Other tetrameric type IIF enzymes such as NgoMIV (Deibert et al, 2000), Cfr10I (Bozic et al, 1996), and Bse634I (Grazulis et al, 2002) also display D2 symmetry. Of these, only NgoMIV has been crystallized with DNA, and, like SfiI, the two DNA molecules are bound to opposite sides of the NgoMIV tetramer and are tilted with respect to each other to approximately the same degree as in SfiI (∼60°) (Deibert et al, 2000). However, the two DNA molecules are much closer (55 Å) than with SfiI (68 Å) even though the overall size of the NgoMIV tetramer is roughly similar (60 × 90 × 95 Å). In the NgoMIV complex, the DNAs are cleaved and the catalytic residues are abutted against the scissile phosphodiesters. In contrast, in the SfiI complex, the DNA backbone is ∼3 Å further away from the catalytic residues than in the NgoMIV complex and the enzyme is unlikely to cleave the DNA in this state. Thus, the structure of native SfiI/DNA complex presented here appears to be an intermediate on the path to concerted DNA cleavage.

The Se–Met complex offers a snapshot of an SfiI tetramer with fully and partially bound DNAs. Thus, whereas the A/B dimer binds DNA in much the same way as in the native complex, the DNA‐binding site of the C/D dimer is only partially occupied. This is readily apparent from the lack of interpretable electron density for the middle base pairs, and the DNA base pairs that are seen have a higher average B‐factor (85.6 Å2) than the corresponding base pairs in the A/B dimer (66.9 Å2). This suggests a highly mobile, partially bound DNA to the C/D dimer. Accordingly, a key portion of a loop (residues 211–219) in the β‐substructure that helps to hold the DNA in place in the A/B dimer (and the native complex) is oriented away from the DNA on the C/D dimer (Figure 5).

Figure 5.

Change in loop E conformation. (A) Loop E enters the DNA major groove in the native complex (blue), but in the C/D dimer of the Se–Met complex (red) it packs away from the DNA. Black spheres mark the position of Arg 213. (B) View of C/D dimer looking down the DNA axis. In the native complex (blue), loop E's bracket the DNA and help to hold it in place, while in the Se–Met complex (red) the loops are positioned away from the DNA.

Protein conformation

The SfiI monomer has the familiar REase α/β core (Aggarwal, 1995) comprised of a central twisted β sheet (β1, β2, β3, β8, β9, and β12) surrounded by α helices (α1, α2, α3, and α5) (Figure 2). Typical of REases, the first three strands of this central β‐sheet are antiparallel and form a β meander that carries the catalytic residues at one end. However, the other end of the β‐meander is atypically associated with the SfiI tetramer interface. The α/β core is embellished by a β substructure consisting of several small β strands (β4, β5, β6, β10, and β11) and a long loop (loop E) that grazes the DNA major groove in the native complex. The residues responsible for specific recognition of the DNA are arranged on this β substructure. The β substructure can be viewed as an ‘insertion’ between strands β3–β7 and α4–α5 of the α/β core. In the Se–Met complex, loop E in the A/B dimer is oriented in much the same way as in the native complex, but in the C/D dimer it has a different conformation, packed against strand β6 and away from the DNA (Figure 5).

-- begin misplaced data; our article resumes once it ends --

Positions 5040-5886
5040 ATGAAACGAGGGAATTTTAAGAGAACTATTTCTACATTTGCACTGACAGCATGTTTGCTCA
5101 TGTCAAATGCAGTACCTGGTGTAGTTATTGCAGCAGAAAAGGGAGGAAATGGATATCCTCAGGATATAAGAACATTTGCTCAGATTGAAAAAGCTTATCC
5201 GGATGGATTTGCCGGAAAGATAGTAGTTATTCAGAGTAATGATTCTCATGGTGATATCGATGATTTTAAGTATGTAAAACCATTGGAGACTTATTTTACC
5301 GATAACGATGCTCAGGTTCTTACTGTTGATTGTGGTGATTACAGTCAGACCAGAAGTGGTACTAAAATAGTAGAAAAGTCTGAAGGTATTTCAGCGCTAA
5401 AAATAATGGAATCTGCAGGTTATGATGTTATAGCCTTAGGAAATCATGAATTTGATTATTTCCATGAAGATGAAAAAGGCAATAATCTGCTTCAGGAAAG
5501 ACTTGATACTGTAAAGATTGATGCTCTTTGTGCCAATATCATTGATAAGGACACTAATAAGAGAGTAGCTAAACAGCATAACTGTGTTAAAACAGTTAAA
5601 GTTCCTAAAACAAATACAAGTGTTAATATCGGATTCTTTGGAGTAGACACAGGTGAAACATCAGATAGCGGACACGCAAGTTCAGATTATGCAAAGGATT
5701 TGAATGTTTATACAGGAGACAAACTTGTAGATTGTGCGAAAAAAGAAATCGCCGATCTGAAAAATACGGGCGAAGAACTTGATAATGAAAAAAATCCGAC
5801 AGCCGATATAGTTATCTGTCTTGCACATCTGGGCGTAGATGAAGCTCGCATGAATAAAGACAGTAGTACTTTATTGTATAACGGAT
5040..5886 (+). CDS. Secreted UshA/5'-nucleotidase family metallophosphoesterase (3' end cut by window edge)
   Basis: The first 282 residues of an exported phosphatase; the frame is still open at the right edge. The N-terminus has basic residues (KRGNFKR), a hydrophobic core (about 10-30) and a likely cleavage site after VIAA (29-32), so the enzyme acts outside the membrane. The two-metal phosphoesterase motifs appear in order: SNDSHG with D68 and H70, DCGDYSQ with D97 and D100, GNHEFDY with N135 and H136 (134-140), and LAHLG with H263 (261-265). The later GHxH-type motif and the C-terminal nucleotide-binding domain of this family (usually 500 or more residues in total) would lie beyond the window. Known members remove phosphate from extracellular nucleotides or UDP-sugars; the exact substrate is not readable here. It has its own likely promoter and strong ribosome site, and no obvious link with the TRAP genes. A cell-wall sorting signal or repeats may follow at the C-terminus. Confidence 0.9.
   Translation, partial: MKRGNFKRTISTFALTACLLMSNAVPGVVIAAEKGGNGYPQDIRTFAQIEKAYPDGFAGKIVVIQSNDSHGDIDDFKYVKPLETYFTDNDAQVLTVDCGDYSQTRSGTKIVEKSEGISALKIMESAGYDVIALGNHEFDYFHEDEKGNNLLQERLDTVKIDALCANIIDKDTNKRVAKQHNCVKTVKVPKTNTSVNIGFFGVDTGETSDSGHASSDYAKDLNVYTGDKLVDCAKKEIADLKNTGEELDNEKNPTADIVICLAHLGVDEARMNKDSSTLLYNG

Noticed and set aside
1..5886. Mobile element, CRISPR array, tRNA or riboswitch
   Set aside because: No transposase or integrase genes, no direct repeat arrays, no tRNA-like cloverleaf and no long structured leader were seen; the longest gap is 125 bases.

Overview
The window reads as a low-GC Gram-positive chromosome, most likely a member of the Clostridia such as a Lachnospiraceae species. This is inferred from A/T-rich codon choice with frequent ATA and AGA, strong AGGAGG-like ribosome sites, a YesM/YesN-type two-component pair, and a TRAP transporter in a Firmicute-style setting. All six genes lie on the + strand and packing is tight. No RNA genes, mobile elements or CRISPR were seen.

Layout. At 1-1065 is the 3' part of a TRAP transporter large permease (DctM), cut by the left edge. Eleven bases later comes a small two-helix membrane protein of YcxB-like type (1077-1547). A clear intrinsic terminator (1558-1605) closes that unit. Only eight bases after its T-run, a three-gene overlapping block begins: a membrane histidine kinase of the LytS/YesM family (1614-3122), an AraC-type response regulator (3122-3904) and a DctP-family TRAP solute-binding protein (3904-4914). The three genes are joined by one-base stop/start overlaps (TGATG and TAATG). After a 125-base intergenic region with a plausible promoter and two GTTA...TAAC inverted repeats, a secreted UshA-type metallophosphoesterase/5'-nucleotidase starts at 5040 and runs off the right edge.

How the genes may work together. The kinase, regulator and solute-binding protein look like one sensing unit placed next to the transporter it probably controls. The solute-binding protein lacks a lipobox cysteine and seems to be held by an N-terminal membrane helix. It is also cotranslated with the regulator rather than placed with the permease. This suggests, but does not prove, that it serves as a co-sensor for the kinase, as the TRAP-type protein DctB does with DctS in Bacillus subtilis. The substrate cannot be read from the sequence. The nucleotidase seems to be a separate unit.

The α/β core is further embellished on the backside by a β‐hairpin (β13, β14) comprised of C‐terminal residues. The A/B (or C/D) dimer interface is formed primarily by strands β1 and β2 and the connecting loop B from one subunit interacting with helices α2 and α3 from the other subunit, and vice versa. The interactions are mostly polar, and the dimer interface is stabilized by several hydrogen bonds (Asp56 OD2–Gly76 N and Tyr60 OH–Phe74 O, e.g.), as well as three salt bridges (Glu34 OE1–Arg73 NH1, Glu63 OE1–Arg82 NH2, and Lys81 NZ–Asp56 OD2). The amount of solvent‐accessible area buried at the dimer interface (1650 Å2) is substantially smaller than that observed for dimeric REases such as BamHI (2300 Å2) and EcoRI (2350 Å2), or even tetrameric NgoMIV (2000 Å2). Interestingly, the dimer interface is much less than that observed in BglI (3500 Å2), which contains almost 40 hydrogen bonds as compared to the handful seen in SfiI. The paucity of dimer interactions in SfiI is made up by tetrameric interaction between the A/B and C/D dimers (Figure 1). In addition to the backside of the β‐meander, helix α1 and several C‐terminal residues are also intimately associated with the tetramer interface. These interactions are mainly nonpolar, in contrast to the predominant polar interaction at the dimer interface, allowing perhaps more ‘freedom’ for movement at the tetramer interface. A total of 6900 Å2 of solvent accessible area is buried at the tetramer interface between the two primary A/B and C/D dimers, which is substantially larger than that observed for NgoMIV (5900 Å2). On the other hand, ‘cross’ contacts between the A/C and B/D dimers in the NgoMIV complex are not seen in the SfiI complex, possibly due to an ∼15 Å cavity in the middle of the SfiI tetramer (Figure 1).